My local NPR station, WBUR, had a (somewhat inappropriately sanguine) profile of Scott Brown on this morning. The feature included references to his troubled childhood: his single mother, the time spent on welfare, his rocky relationships with authoritative men, er, stepdads, as well as sultry descriptions of his famed athleticism. Brown, who is fifty years old, has been a member of the Massachusetts National Guard for nearly 30 years. He loves military-type service - really loves it - and not just the tough, fighting side of service, but the soft, brother-to-brother side, too. From the WBUR story:
Like all storybook heroes, Brown is definitely a dude, but he also has a soft side, according to his friend Vallee. Brown is an attorney inside the National Guard. Because he's a Republican, you might expect him to be a law-and-order guy and represent the prosecution. But instead, Brown represents guard members who face getting kicked out.
Represents guard members who face getting kicked out, you say? Don't get too excited. The irony starts now, for despite his love for service, Brown does not seem to support letting his LGBT counterparts serve openly - with dignity and respect.
Extensive Google searching didn't dredge up any Scott Brown quotables when it comes to Don't Ask, Don't Tell, but it did unearth a link to the Massachusetts Family Organization's Candidate Scorecard for this oh, so "special" election.
According to the MAFO, Brown supports "the current 'Don't Ask, Don't Tell' armed forces policy that prevents homosexuals from serving openly in the military."
Status quo bigotry, the hallmark of a true "Independent-minded" Republican (who's either a closet bigot or just plain scared to step out of his party's big, hateful shadow in support of justice and equality).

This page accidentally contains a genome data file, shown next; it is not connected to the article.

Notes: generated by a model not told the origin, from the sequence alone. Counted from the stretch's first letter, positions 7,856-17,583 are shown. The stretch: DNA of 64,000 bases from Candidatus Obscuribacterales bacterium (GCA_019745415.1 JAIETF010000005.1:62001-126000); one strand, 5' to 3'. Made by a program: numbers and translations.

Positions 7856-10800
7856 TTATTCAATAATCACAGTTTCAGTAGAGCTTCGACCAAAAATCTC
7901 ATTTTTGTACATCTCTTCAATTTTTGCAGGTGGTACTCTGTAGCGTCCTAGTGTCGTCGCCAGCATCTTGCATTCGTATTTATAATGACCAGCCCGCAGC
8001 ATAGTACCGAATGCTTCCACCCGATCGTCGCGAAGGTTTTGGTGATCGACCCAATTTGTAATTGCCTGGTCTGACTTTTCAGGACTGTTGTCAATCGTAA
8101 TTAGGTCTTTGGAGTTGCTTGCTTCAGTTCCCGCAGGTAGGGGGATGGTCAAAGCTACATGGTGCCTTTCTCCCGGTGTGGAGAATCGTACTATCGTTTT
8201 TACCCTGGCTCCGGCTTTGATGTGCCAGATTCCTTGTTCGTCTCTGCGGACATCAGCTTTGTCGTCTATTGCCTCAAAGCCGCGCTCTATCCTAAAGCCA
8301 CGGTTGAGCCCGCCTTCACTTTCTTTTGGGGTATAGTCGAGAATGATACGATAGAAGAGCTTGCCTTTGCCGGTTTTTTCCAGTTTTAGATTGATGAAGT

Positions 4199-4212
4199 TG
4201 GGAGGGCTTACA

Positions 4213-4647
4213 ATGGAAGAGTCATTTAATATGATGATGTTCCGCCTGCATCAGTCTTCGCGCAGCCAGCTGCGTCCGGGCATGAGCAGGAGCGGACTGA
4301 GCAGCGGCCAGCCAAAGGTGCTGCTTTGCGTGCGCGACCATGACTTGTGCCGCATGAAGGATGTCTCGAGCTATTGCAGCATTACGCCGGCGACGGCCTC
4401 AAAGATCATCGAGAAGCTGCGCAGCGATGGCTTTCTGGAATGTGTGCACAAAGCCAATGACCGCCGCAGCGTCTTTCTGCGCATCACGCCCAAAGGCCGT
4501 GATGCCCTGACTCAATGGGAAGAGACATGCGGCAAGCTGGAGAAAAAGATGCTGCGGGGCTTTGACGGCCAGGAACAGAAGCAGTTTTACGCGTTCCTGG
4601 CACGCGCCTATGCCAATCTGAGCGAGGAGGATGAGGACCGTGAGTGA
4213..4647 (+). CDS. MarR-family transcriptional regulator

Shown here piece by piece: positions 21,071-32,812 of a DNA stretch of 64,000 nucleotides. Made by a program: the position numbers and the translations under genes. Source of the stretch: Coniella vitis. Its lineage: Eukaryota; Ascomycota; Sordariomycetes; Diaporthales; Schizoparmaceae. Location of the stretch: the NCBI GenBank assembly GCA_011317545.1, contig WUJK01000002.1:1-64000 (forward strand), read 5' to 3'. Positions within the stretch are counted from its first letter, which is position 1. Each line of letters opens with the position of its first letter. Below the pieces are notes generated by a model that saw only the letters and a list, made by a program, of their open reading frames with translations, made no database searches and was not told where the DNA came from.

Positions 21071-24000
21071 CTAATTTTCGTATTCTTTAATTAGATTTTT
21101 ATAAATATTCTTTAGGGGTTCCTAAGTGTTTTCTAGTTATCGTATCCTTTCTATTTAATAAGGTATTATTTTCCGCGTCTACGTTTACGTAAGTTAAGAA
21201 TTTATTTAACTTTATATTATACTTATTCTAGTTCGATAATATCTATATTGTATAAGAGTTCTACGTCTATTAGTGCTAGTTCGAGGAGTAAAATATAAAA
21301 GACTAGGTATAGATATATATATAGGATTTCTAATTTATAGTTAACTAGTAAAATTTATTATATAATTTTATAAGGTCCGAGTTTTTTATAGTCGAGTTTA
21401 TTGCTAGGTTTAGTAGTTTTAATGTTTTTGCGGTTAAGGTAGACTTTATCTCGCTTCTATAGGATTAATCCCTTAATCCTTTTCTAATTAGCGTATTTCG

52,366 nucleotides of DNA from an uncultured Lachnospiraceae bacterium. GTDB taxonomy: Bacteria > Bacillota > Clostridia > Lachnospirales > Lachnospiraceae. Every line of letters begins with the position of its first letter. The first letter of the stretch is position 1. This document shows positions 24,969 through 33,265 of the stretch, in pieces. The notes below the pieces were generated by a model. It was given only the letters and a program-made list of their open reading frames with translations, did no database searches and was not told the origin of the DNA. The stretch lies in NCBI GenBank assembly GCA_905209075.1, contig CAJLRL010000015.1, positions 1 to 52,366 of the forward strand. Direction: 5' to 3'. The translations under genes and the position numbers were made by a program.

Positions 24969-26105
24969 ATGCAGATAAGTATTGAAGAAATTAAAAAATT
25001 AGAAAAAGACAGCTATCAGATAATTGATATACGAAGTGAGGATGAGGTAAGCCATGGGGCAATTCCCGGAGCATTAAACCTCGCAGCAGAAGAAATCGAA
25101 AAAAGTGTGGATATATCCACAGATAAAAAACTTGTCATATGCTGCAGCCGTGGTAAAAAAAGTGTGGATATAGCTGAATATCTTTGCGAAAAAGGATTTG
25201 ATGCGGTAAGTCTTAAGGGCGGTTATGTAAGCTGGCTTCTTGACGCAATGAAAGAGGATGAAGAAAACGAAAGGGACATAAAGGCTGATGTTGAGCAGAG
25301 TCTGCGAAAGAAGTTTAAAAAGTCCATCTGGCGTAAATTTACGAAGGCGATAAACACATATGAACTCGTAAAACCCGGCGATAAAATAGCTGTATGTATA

So Scott Brown is toeing the DADT party line - no witch hunts, no justice - so what? There's still, like, 59 Democrats (or at least Caucus-ers) in the Senate, right? I mean, I know 60 is the new majority, but it's not like Brown can successfully lead a charge against DADT repeal and successfully put the issue to rest, can he, making inroads against all that great public opinion we've been building for years?
Unfortunately, I'm not so sure. It appears that Brown's love for all things camo is motivating him to seek lots of military-related appointments in the Senate. He's committee shopping! Carl Levin (D-MI), Chair of the Armed Services Committee, seems open to DADT repeal, and since Levin's counterpart in the House, Rep. Ike Skelton (D-MO), just recently came out against repeal, it looks like the Senate is where the leadership will come from, if any, making Brownie's assigned seats more important than one might think.
House Democrats are already looking at maneuvers to repeal DADT that don't rely on the Skelton's Armed Services Committee, but party wrangling aside, Scott Brown could heavily influence the DADT debate, if he so chooses. Here's why:
- He's incredibly popular right now (except, you know, among lots of progressives, die-hard Dems, etc.)
- He's seen as a voice for commonsense moderation and "the people," whoever they may be.
- His good-natured service in the Guard (which is tied to his athleticism, which is tied to his looks, which are tied to that photo spread...) gives him credibility on the issue, especially when it comes to "unit cohesion".
- He might get these military-related committee appointments, not only giving him a platform but also enhancing the power of his vote.
- He apparently has the ability to reverse polling and public opinion with four simple words, "I drive a truck." (Well, he had some help from the other side on this one, but I'll refrain from going down that road...)
Yet there's also no reason - none that I've found, at least - to believe that Scott Brown will make DADT one of his "issues". I'd rather leave that guessing game up to folks who have lived longer in Massachusetts than I have, and, you know, people who are better Google searchers than I.
Let's hope he doesn't, though. Right now, DADT repeal's friends are starting to look a lot more like enemies - frenemies, for sure - than fierce advocates. The last thing our beleaguered DADT repeal effort needs is a poster boy on the opposing side - be it pinup or two-page spread.
Oh, and did I mention that President Obama is rumored to speak about DADT in his State of the Union address? Let's hope Scott Brown isn't giving the rebuttal.